The answer is:
Linda: Well, we can use this word for water.
Matthew: Huh? It sounds like you don't know water is made of atoms.
Linda looks at water and sees it to be a fluid; you can count grains of sand, or rocks, or people, but you don't typically "count" water, you measure it, typically in litres.
Matthew rebuts her by saying that water is made of atoms, making the point that they could be counted.
Linda: What? What about using this word for love?
Matthew: That's even more absurd. Love cannot even be measured.
Linda: How is that more absurd when you're actually concurring by that last sentence?
Linda suggests using "uncountable" for love. It sounds strange and ill-fitting, and Matthew highlights this fact. But, Linda ripostes by explaining that his rebuttal actually proves her point.
Love literally cannot be measured, and so it is literally uncountable.
Matthew: Listen, this word is used for things that are too many!
Linda: You cannot say "many" for the things that this word is used for!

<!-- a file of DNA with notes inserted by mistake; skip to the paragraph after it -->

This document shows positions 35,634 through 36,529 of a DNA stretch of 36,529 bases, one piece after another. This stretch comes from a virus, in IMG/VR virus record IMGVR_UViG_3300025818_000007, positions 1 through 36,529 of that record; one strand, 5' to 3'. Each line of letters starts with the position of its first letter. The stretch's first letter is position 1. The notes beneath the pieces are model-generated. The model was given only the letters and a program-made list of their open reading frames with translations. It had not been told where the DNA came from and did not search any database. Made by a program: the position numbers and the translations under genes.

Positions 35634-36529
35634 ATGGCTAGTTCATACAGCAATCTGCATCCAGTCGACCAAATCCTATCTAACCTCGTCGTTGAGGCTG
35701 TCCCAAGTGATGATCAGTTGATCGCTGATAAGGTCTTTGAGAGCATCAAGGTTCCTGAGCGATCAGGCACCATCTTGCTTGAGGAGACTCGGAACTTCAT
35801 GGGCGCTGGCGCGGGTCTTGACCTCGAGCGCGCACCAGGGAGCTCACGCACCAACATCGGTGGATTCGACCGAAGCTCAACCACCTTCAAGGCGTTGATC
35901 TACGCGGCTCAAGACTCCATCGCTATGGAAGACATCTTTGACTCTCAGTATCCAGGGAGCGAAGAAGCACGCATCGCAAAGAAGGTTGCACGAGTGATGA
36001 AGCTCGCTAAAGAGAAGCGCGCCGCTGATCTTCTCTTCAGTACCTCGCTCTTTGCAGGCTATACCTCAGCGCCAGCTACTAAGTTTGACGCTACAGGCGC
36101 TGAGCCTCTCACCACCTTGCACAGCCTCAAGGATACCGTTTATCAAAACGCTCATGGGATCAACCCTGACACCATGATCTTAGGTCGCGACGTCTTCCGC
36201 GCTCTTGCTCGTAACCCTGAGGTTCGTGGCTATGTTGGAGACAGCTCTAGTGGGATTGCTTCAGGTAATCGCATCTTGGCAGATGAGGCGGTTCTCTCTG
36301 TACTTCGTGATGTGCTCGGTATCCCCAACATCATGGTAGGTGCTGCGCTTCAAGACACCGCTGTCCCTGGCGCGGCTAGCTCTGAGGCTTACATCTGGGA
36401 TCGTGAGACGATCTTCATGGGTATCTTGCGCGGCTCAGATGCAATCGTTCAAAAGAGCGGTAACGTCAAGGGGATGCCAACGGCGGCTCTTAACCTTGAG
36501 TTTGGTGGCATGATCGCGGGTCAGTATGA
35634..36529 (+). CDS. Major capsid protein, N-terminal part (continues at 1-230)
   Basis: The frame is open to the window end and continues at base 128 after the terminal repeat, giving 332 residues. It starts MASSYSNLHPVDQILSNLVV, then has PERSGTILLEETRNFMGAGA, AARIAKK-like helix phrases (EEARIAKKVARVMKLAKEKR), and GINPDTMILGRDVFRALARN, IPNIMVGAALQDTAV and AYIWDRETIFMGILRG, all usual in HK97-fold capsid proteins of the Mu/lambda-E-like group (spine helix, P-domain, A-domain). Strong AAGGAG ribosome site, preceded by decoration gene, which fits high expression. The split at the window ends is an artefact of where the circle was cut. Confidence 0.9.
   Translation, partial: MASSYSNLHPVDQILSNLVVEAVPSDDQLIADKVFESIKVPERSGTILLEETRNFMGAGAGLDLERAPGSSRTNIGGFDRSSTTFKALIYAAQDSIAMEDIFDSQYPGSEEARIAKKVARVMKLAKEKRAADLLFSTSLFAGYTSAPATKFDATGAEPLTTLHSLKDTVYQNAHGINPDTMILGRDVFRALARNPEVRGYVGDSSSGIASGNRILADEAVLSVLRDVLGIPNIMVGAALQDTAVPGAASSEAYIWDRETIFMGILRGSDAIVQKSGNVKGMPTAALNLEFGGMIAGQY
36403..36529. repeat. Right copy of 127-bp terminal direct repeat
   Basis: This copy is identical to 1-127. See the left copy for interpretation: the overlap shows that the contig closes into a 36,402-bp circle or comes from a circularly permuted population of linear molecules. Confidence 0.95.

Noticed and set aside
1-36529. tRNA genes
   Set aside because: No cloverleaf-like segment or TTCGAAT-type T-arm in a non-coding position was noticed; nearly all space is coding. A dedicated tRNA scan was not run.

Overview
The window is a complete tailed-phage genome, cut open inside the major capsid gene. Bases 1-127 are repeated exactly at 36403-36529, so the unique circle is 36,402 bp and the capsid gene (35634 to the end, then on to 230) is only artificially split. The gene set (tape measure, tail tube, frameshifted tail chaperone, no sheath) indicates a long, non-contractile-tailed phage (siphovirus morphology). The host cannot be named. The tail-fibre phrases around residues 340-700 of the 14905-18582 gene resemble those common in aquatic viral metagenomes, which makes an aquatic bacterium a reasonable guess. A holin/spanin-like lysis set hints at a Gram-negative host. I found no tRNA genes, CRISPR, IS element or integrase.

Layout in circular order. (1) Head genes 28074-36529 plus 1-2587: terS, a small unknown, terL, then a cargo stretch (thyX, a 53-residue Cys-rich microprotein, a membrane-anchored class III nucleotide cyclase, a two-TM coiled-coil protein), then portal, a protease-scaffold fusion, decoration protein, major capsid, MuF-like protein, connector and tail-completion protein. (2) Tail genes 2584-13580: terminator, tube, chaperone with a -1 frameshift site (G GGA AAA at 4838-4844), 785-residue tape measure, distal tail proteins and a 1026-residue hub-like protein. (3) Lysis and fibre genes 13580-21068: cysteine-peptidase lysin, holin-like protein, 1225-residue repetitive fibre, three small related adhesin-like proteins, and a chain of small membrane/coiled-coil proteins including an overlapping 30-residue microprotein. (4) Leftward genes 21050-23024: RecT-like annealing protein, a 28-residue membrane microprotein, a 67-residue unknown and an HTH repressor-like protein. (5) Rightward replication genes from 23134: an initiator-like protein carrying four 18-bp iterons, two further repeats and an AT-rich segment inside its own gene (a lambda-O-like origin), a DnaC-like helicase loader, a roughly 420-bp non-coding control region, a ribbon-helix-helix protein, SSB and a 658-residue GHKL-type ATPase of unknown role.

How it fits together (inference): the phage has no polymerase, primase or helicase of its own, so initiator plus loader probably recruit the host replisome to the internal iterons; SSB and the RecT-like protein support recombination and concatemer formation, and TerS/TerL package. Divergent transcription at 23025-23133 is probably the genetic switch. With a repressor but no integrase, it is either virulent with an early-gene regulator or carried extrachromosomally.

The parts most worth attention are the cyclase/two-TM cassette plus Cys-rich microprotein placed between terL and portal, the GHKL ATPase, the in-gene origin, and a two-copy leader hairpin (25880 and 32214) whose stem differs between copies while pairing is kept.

Finally, Matthew makes the point that the word ("uncountable") is in reference to an infinite number of things. That is, a quantity of things that is infinite, and so cannot be counted.
Linda, staying on form, holds to the literal view; if something is "uncountable", you can't count it. You can't say "many" because you can't count it to begin with.
Regarding the names as clues:
Matthew always takes a mathematical approach; his views reflect the academic meaning of the term; an infinite set.
Linda always takes a linguistic view. She approaches the problem in terms of the English language and phrasing, which is why she often appears to be speaking in very literal terms.